Tim McGuire, who teaches journalism ethics and on the business of journalism at Arizona State University’s Walter Cronkite School of Journalism and Mass Communication, recently asked some journalists about today’s business, compared to 30 years ago. Some excerpts:
One big change, for sure, is that no newspaper editor could say as you did to me in the mid 1990’s, “The truth is, it’s not really news until we (the big, major newspaper) print it.” That, of course, was before the blogosphere.
…As a whole, newspapering is still about finding stuff out and telling everybody else, and doing it ethically and in ways that are engaging and meaningful. …Newspapering is, and let’s hope will always be, about bringing the truth to light.
–Pam Fine, University of Kansas journalism professor
We have a far shorter time period to deliberate. Quite frankly, we sometimes are rendered moot by twitter and blogs that move at hyperspeed written by reporters that might or might not be accurate.
–Arnie Robbins, St. Louis Post Dispatch editor
I look at the sizes of the staffs at the papers where I worked and in some newsrooms, maybe the majority, you can hear the echoes of what used to be coming from the empty desks where journalists used to sit. And you simply cannot do more with less, and the push to do so only diminishes the quality of what gets done.
–Gregory Favre, Distinguished Fellow of the Poynter Institute
Increasingly, reporters rely too much on digital communication instead of one-on-one interviews and in the process miss the opportunities for follow-up or the emotional response that can be drawn from personal contact. Sources, especially the powerful ones who are advised by public relations consultants, have figured this out, along with the fact that shrinking staffs have left some reporters time-constrained. That’s allowed those sources more opportunities to try to shape the message. I’ve even spoken with some folks who have said their newspapers publish their press releases verbatim with no calls, no checking for accuracy.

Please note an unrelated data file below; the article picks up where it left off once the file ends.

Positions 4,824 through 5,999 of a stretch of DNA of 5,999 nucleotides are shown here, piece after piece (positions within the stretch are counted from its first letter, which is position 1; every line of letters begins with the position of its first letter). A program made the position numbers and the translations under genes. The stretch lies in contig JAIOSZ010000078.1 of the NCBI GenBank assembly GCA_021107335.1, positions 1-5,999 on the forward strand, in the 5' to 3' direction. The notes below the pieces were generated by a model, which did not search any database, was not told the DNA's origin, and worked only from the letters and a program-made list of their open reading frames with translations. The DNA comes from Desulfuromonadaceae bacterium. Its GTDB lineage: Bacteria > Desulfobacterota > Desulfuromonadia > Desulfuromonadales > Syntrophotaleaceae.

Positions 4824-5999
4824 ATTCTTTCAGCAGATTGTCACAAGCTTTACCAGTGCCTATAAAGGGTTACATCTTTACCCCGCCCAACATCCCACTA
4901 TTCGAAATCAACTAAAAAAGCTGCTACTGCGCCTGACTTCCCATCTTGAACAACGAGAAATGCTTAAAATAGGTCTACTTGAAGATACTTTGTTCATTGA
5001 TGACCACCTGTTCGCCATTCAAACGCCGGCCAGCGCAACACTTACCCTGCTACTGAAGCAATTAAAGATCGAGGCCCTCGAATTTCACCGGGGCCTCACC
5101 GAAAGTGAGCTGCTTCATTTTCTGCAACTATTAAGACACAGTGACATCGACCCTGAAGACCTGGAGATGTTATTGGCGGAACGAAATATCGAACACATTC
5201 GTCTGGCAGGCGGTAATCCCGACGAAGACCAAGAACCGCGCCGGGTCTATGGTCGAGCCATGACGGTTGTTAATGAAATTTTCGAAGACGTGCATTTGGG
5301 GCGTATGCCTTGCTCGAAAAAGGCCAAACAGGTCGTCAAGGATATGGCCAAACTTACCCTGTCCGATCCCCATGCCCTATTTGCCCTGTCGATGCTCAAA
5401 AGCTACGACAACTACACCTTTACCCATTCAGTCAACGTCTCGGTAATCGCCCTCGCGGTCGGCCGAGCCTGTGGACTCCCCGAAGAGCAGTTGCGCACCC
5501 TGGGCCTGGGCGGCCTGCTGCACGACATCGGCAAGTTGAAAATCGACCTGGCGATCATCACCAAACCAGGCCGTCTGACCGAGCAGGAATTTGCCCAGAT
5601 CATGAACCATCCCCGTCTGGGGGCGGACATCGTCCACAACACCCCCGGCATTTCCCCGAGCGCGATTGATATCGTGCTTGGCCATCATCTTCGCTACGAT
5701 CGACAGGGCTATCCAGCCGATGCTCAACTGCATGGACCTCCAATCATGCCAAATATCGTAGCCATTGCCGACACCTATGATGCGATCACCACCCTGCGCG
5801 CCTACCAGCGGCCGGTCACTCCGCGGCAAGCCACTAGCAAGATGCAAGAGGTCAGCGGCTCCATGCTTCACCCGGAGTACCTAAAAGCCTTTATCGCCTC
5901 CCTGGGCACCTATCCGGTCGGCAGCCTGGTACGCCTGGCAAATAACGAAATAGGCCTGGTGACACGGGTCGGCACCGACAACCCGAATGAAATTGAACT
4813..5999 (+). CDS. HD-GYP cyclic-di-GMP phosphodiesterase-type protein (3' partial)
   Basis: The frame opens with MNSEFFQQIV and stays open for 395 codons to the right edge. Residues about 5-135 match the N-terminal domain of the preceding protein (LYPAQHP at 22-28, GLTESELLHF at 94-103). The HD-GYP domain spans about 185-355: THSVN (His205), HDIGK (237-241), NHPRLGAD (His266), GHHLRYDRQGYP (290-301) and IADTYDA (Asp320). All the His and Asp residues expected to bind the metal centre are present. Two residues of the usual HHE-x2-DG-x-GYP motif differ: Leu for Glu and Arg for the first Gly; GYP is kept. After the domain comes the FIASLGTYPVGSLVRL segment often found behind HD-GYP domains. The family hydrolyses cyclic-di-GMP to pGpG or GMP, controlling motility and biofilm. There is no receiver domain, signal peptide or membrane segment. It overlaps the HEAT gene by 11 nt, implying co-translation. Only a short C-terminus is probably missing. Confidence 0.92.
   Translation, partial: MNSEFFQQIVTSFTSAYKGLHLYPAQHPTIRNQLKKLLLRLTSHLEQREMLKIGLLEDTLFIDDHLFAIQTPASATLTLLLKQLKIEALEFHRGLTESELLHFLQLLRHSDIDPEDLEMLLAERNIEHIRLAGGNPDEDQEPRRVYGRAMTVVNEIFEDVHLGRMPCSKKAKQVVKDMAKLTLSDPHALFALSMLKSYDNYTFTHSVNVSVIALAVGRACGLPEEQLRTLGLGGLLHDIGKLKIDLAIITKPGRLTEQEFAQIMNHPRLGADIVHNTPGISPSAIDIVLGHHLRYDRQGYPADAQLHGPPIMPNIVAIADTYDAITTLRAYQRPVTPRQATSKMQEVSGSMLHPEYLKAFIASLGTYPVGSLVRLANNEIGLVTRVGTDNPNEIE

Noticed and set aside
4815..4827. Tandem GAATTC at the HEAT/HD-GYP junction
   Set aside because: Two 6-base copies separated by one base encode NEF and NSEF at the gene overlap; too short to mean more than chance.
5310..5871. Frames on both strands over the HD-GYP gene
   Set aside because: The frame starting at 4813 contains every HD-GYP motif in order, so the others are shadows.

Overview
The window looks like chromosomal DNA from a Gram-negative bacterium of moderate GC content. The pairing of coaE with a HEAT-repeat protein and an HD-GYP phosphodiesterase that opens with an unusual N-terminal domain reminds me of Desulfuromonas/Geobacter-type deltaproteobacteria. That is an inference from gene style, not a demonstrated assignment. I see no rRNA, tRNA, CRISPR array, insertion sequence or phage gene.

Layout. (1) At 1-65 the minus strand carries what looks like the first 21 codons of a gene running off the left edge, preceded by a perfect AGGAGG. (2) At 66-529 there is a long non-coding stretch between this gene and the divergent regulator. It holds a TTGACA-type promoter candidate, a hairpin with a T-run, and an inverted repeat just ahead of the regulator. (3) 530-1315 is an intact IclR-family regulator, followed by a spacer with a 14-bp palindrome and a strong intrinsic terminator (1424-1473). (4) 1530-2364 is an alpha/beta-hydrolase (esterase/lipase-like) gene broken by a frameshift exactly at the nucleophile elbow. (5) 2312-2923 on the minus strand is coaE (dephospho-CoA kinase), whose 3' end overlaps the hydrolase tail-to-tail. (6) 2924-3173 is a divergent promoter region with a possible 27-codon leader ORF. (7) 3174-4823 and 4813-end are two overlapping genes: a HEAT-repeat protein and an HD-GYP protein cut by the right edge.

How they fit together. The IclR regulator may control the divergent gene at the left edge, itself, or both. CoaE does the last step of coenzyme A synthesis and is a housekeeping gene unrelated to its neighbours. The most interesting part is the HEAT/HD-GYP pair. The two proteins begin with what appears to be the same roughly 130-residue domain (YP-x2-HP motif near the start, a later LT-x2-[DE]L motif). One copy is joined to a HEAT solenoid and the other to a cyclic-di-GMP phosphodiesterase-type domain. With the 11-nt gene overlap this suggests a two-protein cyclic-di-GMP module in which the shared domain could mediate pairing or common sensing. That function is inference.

The push to be first online hasn’t been totally a good thing; too many errors have been made and some of today’s journalists just shrug and say that’s part of today’s deal, unconcerned, apparently that the false facts, once reported, may live on forever in the Internet world. There has been a definite erosion in standards; accuracy, while still important, has given ground to immediacy. Journalists can tweet falsehoods and other will pick up the information, spreading it far and wide.
…In 1982, the separation between advertisers and editorial was more defined, almost absolute. Now that invisible wall is gone and while editors are still the guardians of standards, the protectors of the public’s right to know, they also are now marketers and collaborators with the advertising and circulation departments.
–Rick Rodriguez, faculty of the Walter Cronkite School of Journalism and Mass Communication at Arizona State University.
News organizations continue to perform the same fundamental functions — gathering, shaping and sharing news — but in increasingly and radically different ways. –—Len Downie, former editor, The Washington Post
[All emphases added]